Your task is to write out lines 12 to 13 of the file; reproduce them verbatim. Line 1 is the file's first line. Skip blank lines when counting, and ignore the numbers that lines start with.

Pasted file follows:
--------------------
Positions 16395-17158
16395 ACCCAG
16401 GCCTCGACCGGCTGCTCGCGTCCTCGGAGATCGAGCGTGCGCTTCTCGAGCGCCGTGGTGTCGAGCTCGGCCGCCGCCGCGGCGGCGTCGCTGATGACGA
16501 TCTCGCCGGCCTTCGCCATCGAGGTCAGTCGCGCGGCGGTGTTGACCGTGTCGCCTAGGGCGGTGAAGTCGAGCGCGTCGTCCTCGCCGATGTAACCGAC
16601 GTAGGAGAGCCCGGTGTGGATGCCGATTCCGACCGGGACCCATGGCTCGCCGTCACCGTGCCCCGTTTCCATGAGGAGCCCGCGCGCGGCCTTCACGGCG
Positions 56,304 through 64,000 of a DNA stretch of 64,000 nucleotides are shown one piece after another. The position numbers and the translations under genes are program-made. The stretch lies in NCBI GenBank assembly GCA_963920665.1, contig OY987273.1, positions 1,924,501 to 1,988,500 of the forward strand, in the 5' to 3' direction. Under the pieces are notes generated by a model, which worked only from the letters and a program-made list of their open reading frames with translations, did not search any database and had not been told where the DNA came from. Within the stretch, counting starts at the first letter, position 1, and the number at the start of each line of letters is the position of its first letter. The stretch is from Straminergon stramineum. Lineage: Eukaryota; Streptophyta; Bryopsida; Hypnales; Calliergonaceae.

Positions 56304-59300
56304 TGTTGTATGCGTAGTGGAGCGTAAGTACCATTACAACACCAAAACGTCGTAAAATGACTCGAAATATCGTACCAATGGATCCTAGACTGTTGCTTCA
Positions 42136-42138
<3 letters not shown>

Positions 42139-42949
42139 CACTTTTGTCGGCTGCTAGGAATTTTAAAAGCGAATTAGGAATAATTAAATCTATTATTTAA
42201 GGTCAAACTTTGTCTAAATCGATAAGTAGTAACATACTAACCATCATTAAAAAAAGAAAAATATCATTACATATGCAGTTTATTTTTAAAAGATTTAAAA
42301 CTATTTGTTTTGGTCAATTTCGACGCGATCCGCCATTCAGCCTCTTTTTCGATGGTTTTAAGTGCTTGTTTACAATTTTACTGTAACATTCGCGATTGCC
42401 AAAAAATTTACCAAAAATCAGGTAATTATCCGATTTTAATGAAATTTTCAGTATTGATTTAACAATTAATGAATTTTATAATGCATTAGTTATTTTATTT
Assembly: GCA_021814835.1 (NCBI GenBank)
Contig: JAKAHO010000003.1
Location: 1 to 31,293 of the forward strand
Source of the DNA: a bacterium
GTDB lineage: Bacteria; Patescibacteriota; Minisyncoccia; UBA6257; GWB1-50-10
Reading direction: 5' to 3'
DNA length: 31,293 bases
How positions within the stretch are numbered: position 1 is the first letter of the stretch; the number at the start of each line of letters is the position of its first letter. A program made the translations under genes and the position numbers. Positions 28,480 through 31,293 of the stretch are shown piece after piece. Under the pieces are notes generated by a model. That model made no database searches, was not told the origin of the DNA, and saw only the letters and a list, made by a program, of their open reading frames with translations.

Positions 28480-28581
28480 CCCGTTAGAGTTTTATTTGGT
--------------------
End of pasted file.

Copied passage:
42139 CACTTTTGTCGGCTGCTAGGAATTTTAAAAGCGAATTAGGAATAATTAAATCTATTATTTAA
42201 GGTCAAACTTTGTCTAAATCGATAAGTAGTAACATACTAACCATCATTAAAAAAAGAAAAATATCATTACATATGCAGTTTATTTTTAAAAGATTTAAAA